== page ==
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GMDSS A User's Handbook

By Denise Bréhaut

GMDSS A user's handbook








The Global Maritime Distress and Safety System (GMDSS) provides a fast and efficient way of calling for assistance at sea, whatever the size of craft or its geographical position. Since it was first published, this book has helped explain the system for anyone using GMDSS and has been excellent pre-course reading for students.


Rosie & Brian’s Big Adventure Part 19 - Winter 2012

Still Sailing!

A surprise email from Richard  - did we have any more updates for the Sailers website? We had renewed contact through the Cruising Association forum when I asked for advice on getting into Rhodes Mandraki harbour where we were to collect my sister and her husband for a 2 week cruise.  We joined the CA earlier this year after being encouraged to do so by many of our cruising friends, and I have to say it has been useful.  Not only did I get good advice for Rhodes (where we did managed to get a place) but also some of the discounts applied to a few of the marinas we have visited this year.  So long as you remember to get your CA membership card out when registering!

So what have we done since winter 2011? Having had a good time in Tunisia, ending up in Monastir for the requisite bottom cleaning and antifouling (carried out by the harbour workers) we headed back to Malta in early April.  There, during a routine check of the standing rigging in order to assure Pantaenius of its seaworthiness, a serious crack in the welding of the top plate to the mast was found. We decided to get all the rigging renewed to comply with insurance requirements as the mast had to come off anyway.  A place at the Manoel Island Yacht Yard was booked and over the next week or two all the work was completed.  We were somewhat intrigued to find that the mast was only held in place on a plastic plate by the rigging – not bolted somehow to the support that goes through the saloon!  Yes we are still amateurs at this boat stuff.  It was a good thing that we had taken off the sails for cleaning and repair in Monastir – at least we knew how to do that the second time around!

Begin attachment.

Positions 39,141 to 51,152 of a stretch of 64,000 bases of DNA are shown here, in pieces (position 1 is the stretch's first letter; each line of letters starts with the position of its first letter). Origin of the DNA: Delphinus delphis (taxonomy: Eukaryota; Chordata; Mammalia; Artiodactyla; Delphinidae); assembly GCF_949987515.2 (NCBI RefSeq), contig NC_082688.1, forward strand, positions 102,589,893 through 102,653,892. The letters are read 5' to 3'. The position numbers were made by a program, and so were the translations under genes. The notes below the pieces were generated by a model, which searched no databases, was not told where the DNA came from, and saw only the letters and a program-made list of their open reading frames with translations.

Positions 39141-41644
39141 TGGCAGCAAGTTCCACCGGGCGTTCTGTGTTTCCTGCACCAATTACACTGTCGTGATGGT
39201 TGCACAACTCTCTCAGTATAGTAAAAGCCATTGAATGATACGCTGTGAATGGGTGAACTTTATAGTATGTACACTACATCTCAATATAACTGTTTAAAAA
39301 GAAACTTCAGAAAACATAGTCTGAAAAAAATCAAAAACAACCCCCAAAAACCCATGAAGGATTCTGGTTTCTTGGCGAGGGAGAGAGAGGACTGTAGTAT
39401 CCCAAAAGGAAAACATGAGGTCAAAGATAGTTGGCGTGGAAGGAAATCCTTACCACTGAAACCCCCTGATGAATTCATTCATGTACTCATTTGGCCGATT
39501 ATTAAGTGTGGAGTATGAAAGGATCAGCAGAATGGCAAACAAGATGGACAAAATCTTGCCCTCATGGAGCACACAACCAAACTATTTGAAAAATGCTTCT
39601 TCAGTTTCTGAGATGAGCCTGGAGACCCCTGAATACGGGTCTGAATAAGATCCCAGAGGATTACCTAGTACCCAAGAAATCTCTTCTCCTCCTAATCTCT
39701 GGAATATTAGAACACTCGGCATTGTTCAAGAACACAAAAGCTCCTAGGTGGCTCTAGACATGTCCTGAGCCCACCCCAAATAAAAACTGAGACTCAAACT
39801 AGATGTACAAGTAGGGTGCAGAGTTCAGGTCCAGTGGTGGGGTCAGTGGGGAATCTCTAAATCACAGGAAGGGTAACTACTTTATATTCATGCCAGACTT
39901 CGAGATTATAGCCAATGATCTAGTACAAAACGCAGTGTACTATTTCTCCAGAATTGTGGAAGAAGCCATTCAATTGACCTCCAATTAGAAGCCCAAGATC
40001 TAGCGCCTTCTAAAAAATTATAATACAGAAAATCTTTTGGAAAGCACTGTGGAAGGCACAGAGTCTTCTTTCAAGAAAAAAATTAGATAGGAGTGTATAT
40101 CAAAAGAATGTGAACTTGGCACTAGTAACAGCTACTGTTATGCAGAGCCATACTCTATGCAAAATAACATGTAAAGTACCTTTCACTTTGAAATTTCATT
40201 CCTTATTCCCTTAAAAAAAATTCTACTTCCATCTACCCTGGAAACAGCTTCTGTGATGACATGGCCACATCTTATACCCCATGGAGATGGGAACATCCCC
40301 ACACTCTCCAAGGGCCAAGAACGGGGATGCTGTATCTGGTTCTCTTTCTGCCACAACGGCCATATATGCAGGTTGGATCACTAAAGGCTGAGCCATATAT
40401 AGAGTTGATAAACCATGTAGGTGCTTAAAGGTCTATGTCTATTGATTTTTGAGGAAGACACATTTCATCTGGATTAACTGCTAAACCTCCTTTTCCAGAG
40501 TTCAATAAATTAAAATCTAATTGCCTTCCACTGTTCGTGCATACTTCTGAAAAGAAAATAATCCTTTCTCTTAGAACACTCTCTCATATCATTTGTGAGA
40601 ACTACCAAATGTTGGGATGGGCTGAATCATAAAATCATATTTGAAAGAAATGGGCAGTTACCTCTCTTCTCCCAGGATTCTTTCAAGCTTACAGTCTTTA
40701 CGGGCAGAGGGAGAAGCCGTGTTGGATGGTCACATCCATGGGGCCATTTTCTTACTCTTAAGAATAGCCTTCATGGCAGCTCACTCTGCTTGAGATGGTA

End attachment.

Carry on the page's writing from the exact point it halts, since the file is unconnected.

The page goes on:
Having spent more time than we had anticipated in Malta we plotted a course directly to Greece, taking just under 3 days to get to Kephalonia.  We booked in at Sami, moving on to our favourite harbour at Agia Ephemia the next day – feeling surprisingly fit.  Our watch routine for the overnight trips has now settled down to taking 41/2 hours each – 9pm to 1.30am to 6am.  This really helps each of us get a reasonable night’s snooze.  If it is just one night I usually take the 2nd watch as I can easily drop off at 9pm!  This of course assumes warm climates – it would be harder to manage if it was cold and wet.  The daytime watches run at 3 hours each – thus we switch watches on alternate nights/days.  I have to say that on the shorter trips we are not very good at going off watch during the day!

This was to be our last overnight trip for the next year – since then we have managed to get around in one day hops.  Our target that summer was to get to northern Greece and hire a car for a few weeks during the hottest season.  This entailed heading through the Patras/Korinth bays where we bent our pulpit while manoeuvering into a tight spot in Patras harbour, hit bad weather going under the big bridge fighting 25kts on the nose (of course), getting pinned to the harbour wall in northerlies at Trizonia so we couldn’t leave, getting our anchor stuck on mooring cables or boulders in Karavon/Aliverion (twice), and losing the anchor windlass handle in Patitirion!   However we loved Orei with its stone bull in a glass case and admired the temple at Sounio yet again (while being overtaken rather closely by a small tanker which also seemed to be taking in the sights!